TIME Addiction

E-Cigs Are Smokers’ Favorite Quitting Tool

A patron demonstrates an e-cigarette at Vape store in Chicago, April 23, 2014.
Nam Y. Huh—AP

"The fact that there isn't industry-wide, definitive proof that e-cigs help all smokers quit for good may be irrelevant to smokers"

Electronic cigarettes are a more popular tool for smokers trying to quit than nicotine gums and patches, according to a new study of consumer behavior from Kantar Media. As e-cigarettes have exploded from niche product to $2 billion-plus industry, big tobacco isn’t the only industry facing disruption. E-cigarettes are shaking up the pharmaceutical business too.

Of the adults who used a product to help them quit smoking in the past 12 months, 57% chose e-cigarettes, compared with 39% who used a prescription drug like Chantix and 39% who used other over-the-counter methods including nicotine gum and patches, according to the study. The study’s results are based on more than 20,000 responses to a questionnaire about health-related behavior mailed to a random sample of about 50,000 American households. The results do not show whether or not e-cigarettes are effective at helping people quit — just that people are trying them.

E-cigarette makers are legally prohibited from making claims that their products can help smokers quit. Among scientists, the question of whether or not e-cigs can really help smokers quit remains unanswered. A highly publicized study of almost 6,000 smokers trying to quit in England, published in the journal Addiction in May, showed that they were more likely to successfully quit if they used e-cigarettes than products like nicotine patches and gum. But the quit rate, while better than other options, was still relatively low — and this was among a group of smokers highly motivated to quit. The health effects of electronic cigarettes are also largely unknown.

But the Kantar Media study results show that right now, for smokers, the science on e-cigs may not matter. “The fact that there isn’t industry-wide, definitive proof that e-cigs help all smokers quit for good may be irrelevant to smokers,” reads Kantar Media’s summary of the findings. And, whether or not the science supports it, e-cigarettes make their users feel better about their health. E-cigarette users are 35% more likely than all adults to say their current health is much or somewhat better than it was a year ago, according to the study. Cigarette smokers were, unsurprisingly, less likely than most adults to think their health had improved. Interestingly, e-cig users were more likely to report feeling healthier than were people using other smoking-cessation methods.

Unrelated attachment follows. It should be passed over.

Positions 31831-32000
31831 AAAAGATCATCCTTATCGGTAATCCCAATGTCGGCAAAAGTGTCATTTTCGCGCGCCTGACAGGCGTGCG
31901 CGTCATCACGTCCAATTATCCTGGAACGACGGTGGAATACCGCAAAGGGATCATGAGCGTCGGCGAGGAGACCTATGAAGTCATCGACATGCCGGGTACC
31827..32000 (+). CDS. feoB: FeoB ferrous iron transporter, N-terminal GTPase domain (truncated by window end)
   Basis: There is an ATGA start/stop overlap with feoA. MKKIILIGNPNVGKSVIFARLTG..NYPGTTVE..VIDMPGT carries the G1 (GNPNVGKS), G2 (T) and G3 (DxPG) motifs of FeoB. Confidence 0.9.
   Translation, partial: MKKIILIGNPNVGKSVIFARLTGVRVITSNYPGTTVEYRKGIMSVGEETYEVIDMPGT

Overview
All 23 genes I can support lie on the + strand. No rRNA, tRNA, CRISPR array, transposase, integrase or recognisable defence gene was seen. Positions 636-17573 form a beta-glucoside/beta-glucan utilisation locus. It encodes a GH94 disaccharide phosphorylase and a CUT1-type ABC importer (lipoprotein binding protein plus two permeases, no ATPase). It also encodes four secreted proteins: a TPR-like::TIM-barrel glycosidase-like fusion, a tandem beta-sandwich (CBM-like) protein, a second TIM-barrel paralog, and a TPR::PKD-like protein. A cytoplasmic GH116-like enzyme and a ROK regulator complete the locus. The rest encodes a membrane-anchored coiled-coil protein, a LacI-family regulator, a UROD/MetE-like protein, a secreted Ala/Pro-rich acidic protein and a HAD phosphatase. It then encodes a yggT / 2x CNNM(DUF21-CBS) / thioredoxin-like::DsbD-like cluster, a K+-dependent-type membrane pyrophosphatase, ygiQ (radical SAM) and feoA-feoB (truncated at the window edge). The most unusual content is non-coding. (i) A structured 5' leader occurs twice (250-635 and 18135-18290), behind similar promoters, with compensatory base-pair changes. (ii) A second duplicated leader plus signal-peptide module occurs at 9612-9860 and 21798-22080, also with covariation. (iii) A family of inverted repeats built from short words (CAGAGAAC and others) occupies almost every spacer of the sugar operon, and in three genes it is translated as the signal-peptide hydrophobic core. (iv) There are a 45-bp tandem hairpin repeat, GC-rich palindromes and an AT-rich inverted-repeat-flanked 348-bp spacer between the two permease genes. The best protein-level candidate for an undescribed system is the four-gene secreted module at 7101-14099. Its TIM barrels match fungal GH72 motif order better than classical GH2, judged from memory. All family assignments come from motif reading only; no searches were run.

The study also offers a window into the typical e-cigarette consumer. According to the study, almost 6 million adults in the U.S. use e-cigs, compared with the 44 million who use a tobacco or nicotine product (including cigarettes). E-cig users tend to be young and male and have lower household incomes than the national average and are more likely than other adults to play video games and poker, more likely to watch reality TV, and go to bars and nightclubs. E-cig users are also more likely to live in the South. In the region including Alabama, Kentucky, Mississippi and Tennessee, the ratio of electronic-cigarette users to traditional cigarette smokers is nearly 2 to 1, according to the study.

In light of the demographic findings, it maybe isn’t surprising that so many e-cigarette users prefer them to other methods of quitting. For young guys having fun, it’s more fun to “vape” than to do nothing at all.

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